How 'situated' is your ear? Listen to the new episode of the podcast and find out!

Graphic by Dina MacDougall/UBC School of Music

Graphic by Dina MacDougall/UBC School of Music

What notes are hiding between the keys on your piano? How 'situated' is your ear? And most importantly, what does the music from Battlestar Galactica have in common with Balinese Gamelan?

In episode two of On That Note, we try and answer these questions and much more.

Join host Graham MacDonald as he sits down with UBC professor and ethnomusicologist Michael Tenzer for a discussion about the different ways we hear, play, and define music (hint: it's all about context!) and how breaking out of our musical bubbles might help us communicate better.

Subscribe on iTunes or play the episode below:

How does music work? Introducing the new School of Music podcast

Graphic by Dina MacDougall/UBC School of Music

Graphic by Dina MacDougall/UBC School of Music

How does music work? Why do we respond to a particular piece of music in a particular way? What can music tell us about ourselves and the world?

These are some of the big questions that our new School of Music podcast grapples with. Launching today, On That Note is a monthly deep-dive into the music you love — and music you may have never heard of. Join host Graham MacDonald and musicians and scholars from the UBC School of Music as they investigate everything from Beyoncé to Bach to Balinese Gamelan.

Up first: What is a ballad? In our debut episode, Graham talks to UBC professor and music historian David Metzer about his new book, The Ballad in American Popular Music: From Elvis to Beyoncé. They discuss how we define ballads, how they change with the times, and why they continue to grab us. Musicians discussed include Dolly Parton, Whitney Houston, Sam Cooke, Tori Amos, Cat Power, Otis Redding, Bing Crosby and more. 

Subscribe on iTunes or play the episode below:

Playlist: What is a ballad?

This month, Cambridge University Press will publish Prof. David Metzer's new book, The Ballad in American Popular Music: From Elvis to Beyoncé, a wide-ranging investigation of one of contemporary music's most popular artforms. The High Notes team asked David to share some of the songs that inspired the book. He happily obliged. 


By Dr. David Metzer

As the first history of the ballad, The Ballad in American Popular Music gave me a lot of scholarly work to do. A crucial task was to answer the question: what is a ballad?  It is not so simple, as you might conclude after trying it yourself.  So where better to begin the book than with that question?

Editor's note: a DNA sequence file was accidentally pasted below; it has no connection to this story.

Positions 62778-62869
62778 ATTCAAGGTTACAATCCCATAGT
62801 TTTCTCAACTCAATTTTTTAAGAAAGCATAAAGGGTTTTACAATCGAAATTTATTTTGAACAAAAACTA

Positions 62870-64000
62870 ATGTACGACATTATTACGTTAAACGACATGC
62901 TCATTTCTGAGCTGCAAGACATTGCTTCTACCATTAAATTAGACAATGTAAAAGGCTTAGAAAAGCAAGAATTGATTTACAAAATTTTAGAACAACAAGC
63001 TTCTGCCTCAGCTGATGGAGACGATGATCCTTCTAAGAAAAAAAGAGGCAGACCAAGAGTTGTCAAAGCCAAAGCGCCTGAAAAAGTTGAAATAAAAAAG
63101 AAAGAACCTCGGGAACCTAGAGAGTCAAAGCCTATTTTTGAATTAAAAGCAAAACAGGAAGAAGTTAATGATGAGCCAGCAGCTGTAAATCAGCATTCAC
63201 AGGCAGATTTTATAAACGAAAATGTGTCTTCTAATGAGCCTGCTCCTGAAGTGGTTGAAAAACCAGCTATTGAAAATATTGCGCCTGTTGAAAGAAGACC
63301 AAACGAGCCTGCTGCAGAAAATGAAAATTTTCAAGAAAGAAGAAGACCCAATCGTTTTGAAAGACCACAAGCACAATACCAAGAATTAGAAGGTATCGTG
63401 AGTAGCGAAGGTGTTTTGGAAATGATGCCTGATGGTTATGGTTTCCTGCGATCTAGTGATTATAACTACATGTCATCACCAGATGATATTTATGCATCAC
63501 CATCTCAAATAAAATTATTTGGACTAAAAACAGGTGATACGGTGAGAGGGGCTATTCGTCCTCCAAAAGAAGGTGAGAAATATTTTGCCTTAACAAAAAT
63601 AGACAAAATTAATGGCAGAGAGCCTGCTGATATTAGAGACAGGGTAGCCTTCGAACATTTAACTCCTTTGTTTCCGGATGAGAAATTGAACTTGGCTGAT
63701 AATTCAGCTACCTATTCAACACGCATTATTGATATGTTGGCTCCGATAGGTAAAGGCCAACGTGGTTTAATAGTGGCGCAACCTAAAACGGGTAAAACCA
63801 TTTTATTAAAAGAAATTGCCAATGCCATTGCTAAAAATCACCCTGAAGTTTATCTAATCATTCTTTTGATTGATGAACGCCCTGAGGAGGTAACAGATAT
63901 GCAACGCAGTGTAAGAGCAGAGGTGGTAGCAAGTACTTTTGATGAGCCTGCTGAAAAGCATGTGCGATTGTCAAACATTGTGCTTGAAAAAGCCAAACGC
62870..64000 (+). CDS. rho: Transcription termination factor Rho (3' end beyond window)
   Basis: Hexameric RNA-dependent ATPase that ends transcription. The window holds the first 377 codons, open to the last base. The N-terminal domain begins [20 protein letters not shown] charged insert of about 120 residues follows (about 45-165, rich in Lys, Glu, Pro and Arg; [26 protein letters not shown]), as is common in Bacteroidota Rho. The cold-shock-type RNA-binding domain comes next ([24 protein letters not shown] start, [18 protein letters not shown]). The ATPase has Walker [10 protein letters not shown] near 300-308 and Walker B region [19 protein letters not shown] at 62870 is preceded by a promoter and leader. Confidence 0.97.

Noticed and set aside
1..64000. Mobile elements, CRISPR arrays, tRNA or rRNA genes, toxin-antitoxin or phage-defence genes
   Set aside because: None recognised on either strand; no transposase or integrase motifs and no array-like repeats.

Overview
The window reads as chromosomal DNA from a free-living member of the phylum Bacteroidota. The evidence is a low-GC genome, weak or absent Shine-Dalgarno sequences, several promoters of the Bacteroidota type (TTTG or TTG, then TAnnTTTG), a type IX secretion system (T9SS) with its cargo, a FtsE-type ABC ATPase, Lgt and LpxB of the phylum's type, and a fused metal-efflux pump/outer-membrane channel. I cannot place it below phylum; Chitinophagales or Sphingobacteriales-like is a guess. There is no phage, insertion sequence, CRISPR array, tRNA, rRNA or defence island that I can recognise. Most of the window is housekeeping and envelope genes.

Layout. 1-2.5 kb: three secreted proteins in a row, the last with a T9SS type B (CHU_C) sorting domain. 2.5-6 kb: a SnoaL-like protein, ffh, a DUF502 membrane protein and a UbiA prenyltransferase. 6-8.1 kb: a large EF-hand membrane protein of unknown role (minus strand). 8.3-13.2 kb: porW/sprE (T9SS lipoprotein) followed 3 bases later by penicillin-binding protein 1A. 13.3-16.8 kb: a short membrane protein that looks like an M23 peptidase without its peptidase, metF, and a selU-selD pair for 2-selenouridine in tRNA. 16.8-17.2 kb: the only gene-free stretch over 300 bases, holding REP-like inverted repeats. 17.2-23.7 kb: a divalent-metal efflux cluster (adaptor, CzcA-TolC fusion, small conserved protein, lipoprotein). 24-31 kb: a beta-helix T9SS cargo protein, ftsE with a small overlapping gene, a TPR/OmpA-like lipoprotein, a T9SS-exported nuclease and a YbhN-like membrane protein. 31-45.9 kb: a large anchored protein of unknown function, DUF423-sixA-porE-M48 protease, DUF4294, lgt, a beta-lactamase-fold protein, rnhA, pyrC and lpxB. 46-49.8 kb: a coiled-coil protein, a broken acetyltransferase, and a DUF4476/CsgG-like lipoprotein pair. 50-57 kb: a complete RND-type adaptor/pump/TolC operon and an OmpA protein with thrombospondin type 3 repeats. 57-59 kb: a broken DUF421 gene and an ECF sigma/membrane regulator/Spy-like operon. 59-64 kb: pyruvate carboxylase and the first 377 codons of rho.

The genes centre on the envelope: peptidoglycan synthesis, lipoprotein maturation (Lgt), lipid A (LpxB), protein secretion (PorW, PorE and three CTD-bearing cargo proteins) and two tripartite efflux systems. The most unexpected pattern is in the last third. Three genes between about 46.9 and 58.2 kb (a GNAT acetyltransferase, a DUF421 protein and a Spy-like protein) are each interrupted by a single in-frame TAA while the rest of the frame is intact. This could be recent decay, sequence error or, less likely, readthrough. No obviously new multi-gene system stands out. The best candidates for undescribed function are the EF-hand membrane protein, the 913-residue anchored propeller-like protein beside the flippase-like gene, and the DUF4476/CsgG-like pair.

My nutshell definition is that a ballad is a song set to a slow tempo that deals with themes of love and loss.  That only takes you so far, though.  “Ballad” has meant many things over decades, actually millennia. Our idea of a love song was only established as recently as the 1940s.  Besides lexical housekeeping, I discuss what makes a ballad a song in terms of music, vocals, and lyrics. 

To that end, I have enlisted songs from over seventy years to back up my points. You can find the songs in the playlist below (for those who don't use Spotify, I've included a few YouTube videos at the bottom of this post).  They not only stretch across decades but also genres, giving us pop, rock, country, and R&B ballads. I use the songs to illustrate particular points, like long versus short melodies (“Goodbye to Love” and “Please, Please, Please”).  Other songs make us ask how slow is slow for a ballad (“Wrecking Ball,” “Sometimes,” and “Try). 

Some capture different types of rhythms in ballads from the heavy four beats in a bar (“Wrecking Ball”) to more sexy grooves (“Let’s Get it On”).  Accompaniments can range from as sparse as a solo piano (“Stay”) to lush (“A House is Not a Home” and “Love is a Many Splendored Thing”). 

For more about the other songs on the playlist and ballads in general, check out my book.

The Carpenters — "Goodbye to Love"

James Brown & The Famous Flames — "Please, Please, Please"

Miley Cyrus — "Wrecking Ball"

Marvin Gaye: "Let's Get It On"

Rihanne ft. Mikky Ekko — "Stay"

Dionne Warwick — "A House Is Not a Home" 


David Metzer is a professor and Distinguished University Scholar at the University of British Columbia. He is spending the fall of 2017 in New York City.